As many are aware, New York City is made up of five boroughs: the Bronx, Manhattan, Queens, Brooklyn and Staten Island, and is home to more than eight million people, making it the most populous city in the United States.

The city draws its drinking water from two protected surface water systems: the Catskill/Delaware and Croton watersheds. The majority of New York City?s drinking water is supplied by the Catskill/Delaware watershed, located approximately 100 miles outside the city. Historically, New York City has not filtered the water from this system nor did they require any additional barriers to microbial contaminants due to the pristine nature of the watershed. The total area of both watersheds is approximately 1,972 square miles and contains 19 reservoirs and three controlled lakes.

In 2006, the United States Environmental Protection Agency released the Long Term Enhanced Surface Water Treatment Rule (LT2ESWTR). This new rule requires surface water treatment facilities to either filter their water or install an additional barrier for microorganisms as a multi-barrier disinfection strategy. Engineers working on the Catskill/Delaware project evaluated a new filtration plant but the cost of installing a 2.2 billion gallon per day (BGD) filtration facility was significantly greater than other alternatives. After evaluation of available technologies, it was decided that UV was the most practical and cost-effective solution.

When completed, New York City will operate the largest drinking water UV installation in the world ? the Catskill/Delaware UV Facility ? with a capacity to treat 2.24 billion gallons per day (BGD). Combined, the Catskill/Delaware and Croton water plants will supply residents of New York City with over 2.8 BGD of high quality drinking water. In 2003, after evaluation of available lamp technologies, NYC chose to design a low pressure, high output (LPHO) lamp-based UV system over a medium pressure (MP) lamp-based system. The LPHO units are capable of disinfecting the water utilizing approximately one-third the power of MP lamp units. Trojan offered a high-flow capacity LPHO lamp solution ? the TrojanUVTorrent ? which minimizes electrical costs while maximizing disinfection efficiency.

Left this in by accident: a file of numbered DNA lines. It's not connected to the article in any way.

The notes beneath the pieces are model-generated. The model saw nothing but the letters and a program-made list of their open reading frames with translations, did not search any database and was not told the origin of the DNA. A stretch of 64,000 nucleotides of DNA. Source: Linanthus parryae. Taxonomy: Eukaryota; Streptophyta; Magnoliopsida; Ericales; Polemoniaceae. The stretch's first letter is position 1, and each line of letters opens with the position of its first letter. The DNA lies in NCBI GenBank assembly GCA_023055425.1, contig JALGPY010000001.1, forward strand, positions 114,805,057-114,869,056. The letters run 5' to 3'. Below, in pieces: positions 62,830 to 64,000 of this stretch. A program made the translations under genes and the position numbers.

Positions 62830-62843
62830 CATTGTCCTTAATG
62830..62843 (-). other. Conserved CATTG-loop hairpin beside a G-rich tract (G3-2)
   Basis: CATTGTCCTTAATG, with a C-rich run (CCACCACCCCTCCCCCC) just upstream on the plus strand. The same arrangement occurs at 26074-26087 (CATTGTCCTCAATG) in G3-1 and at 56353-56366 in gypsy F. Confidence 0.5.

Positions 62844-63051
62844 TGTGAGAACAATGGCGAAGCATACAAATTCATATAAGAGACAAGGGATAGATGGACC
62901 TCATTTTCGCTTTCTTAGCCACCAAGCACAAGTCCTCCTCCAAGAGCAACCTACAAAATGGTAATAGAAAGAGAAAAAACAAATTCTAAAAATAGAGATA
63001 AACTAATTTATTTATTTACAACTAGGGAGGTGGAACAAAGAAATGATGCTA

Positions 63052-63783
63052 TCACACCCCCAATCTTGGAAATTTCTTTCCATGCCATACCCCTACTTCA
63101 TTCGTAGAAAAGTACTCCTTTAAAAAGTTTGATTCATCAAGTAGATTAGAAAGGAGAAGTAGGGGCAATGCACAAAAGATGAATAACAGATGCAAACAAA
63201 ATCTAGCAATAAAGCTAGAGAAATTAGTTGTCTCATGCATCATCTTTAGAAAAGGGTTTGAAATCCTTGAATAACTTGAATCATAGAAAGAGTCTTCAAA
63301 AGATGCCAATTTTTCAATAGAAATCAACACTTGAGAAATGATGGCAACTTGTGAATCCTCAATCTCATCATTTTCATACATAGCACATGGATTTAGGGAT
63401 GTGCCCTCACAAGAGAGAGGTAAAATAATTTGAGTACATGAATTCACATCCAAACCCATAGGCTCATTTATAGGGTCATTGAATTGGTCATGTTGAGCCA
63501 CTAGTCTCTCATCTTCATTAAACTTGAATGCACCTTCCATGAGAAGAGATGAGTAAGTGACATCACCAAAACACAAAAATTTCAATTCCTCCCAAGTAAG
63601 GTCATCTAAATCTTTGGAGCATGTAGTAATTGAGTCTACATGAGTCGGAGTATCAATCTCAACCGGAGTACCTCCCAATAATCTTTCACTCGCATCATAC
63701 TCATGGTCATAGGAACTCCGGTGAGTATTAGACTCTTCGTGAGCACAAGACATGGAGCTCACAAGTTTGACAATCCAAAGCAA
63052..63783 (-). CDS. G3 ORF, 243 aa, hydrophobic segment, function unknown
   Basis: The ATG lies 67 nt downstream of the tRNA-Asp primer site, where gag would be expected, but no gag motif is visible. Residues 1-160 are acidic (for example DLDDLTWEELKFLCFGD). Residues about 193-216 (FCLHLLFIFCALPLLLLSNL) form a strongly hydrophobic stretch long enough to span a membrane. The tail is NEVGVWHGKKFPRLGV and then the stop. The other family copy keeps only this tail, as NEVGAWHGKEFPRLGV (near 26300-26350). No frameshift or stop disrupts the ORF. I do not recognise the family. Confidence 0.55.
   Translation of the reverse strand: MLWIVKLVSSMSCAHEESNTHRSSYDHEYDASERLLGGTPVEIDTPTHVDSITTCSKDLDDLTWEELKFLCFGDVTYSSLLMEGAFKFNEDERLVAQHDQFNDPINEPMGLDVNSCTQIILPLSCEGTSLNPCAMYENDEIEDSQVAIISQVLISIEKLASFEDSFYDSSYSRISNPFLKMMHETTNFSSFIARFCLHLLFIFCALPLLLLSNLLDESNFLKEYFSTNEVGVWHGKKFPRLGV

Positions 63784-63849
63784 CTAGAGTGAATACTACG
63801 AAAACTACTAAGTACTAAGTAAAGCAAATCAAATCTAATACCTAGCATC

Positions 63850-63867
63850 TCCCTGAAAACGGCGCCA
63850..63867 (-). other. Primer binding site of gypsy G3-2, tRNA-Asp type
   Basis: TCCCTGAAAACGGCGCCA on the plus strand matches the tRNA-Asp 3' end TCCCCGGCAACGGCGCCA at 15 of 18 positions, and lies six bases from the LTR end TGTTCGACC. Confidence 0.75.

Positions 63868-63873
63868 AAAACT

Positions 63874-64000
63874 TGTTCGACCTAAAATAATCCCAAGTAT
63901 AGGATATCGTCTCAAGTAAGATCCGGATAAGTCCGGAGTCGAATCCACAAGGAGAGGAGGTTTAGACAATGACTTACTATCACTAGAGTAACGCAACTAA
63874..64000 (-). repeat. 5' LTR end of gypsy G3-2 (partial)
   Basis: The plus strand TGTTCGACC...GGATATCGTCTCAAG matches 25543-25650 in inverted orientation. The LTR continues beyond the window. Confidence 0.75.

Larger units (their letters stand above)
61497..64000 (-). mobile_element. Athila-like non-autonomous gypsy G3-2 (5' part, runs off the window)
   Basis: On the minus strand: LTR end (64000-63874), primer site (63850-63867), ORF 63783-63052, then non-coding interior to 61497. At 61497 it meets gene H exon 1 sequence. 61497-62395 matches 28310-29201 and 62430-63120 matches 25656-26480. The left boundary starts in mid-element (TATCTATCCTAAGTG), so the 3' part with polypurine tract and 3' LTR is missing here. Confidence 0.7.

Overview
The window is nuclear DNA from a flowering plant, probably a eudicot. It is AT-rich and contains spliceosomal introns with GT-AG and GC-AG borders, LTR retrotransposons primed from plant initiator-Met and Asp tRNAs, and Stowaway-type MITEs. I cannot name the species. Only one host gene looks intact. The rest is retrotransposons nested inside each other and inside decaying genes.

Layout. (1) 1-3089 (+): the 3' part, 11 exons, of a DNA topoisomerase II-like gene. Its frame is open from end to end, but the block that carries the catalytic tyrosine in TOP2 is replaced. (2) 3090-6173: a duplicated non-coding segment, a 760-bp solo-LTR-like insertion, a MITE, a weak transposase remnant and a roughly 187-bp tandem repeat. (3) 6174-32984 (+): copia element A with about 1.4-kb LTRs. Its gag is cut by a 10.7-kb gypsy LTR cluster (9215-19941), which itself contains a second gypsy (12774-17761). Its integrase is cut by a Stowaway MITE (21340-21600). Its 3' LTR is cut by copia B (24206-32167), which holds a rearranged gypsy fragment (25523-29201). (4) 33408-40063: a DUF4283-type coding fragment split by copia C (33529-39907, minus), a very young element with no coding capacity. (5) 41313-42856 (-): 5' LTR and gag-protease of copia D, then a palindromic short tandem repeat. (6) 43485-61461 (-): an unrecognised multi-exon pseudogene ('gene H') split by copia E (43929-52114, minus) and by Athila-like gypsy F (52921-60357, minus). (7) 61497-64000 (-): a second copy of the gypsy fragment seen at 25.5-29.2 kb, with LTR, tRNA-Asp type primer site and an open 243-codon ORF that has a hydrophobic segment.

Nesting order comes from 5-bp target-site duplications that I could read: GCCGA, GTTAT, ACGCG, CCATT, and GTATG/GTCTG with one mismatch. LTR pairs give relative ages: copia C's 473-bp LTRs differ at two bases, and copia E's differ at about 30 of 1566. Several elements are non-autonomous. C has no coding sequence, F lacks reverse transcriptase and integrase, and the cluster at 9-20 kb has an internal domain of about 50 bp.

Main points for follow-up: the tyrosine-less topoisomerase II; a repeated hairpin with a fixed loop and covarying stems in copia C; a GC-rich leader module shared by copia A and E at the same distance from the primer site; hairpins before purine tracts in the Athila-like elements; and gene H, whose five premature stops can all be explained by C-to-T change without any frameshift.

Catskill/Delaware UV Facility

In 2005, Trojan was selected as the manufacturer for the UV portion of New York City?s drinking water project.

Figure 1: The TrojanUVTorrent, a high-flow capacity LPHO
lamp solution, minimizes electrical costs while maximizing
disinfection efficiency.

In 2009 and 2010, Trojan delivered 56 TrojanUVTorrent UV units to the Catskill/Delaware UV Facility. Each unit is capable of delivering a 40 mJ/cm2 dose to 40 million gallons of water per day (MGD). This disinfection requirement, set by the New York City Department of Environmental Protection, delivers greater than 3-log reduction of microorganisms such as Cryptosporidium and Giardia. The TrojanUVTorrent was custom-designed by Trojan?s engineers and scientists in order to meet the challenging design parameters of this unique project. The Catskill/Delaware UV Facility is located in Valhalla, New York. The treatment train consists of screening, UV treatment and chlorination (for a residual disinfectant in the distribution system).

Croton Water Treatment Facility

In 2006, Trojan Technologies was selected to supply the UV equipment for the new Croton Water Treatment Facility. This facility has the capacity to treat up to 600 MGD of high quality drinking water. Trojan is supplying 20 TrojanUVTorrent UV units. Each unit is capable of producing a dose of 40 mJ/cm2 to treat a flow of 30 MGD.

Life Cycle Assessment

In separate work, Trojan assessed the relative carbon dioxide (CO2) emissions associated with both MP and LPHO solutions through a joint project with the University of Western Ontario. It was estimated that for the Catskill/Delaware Facility, the low pressure solution would lead to the release of approximately 13,700 fewer tons of carbon dioxide (CO2) annually than a medium pressure option (assuming that for typical conditions, the system operates at 70 percent of its peak capacity). Over 20 years, this equates to 274,000 fewer tons of carbon dioxide, making the TrojanUVTorrent the most environmentally-friendly solution for New York City (see Figure 2).

???????????????????????????????????????? ? ? ? ? ? ? Figure 2

Adam Festger is the market manager for Trojan?s Drinking Water and Environmental Contaminant Treatment (ECT) Divisions.?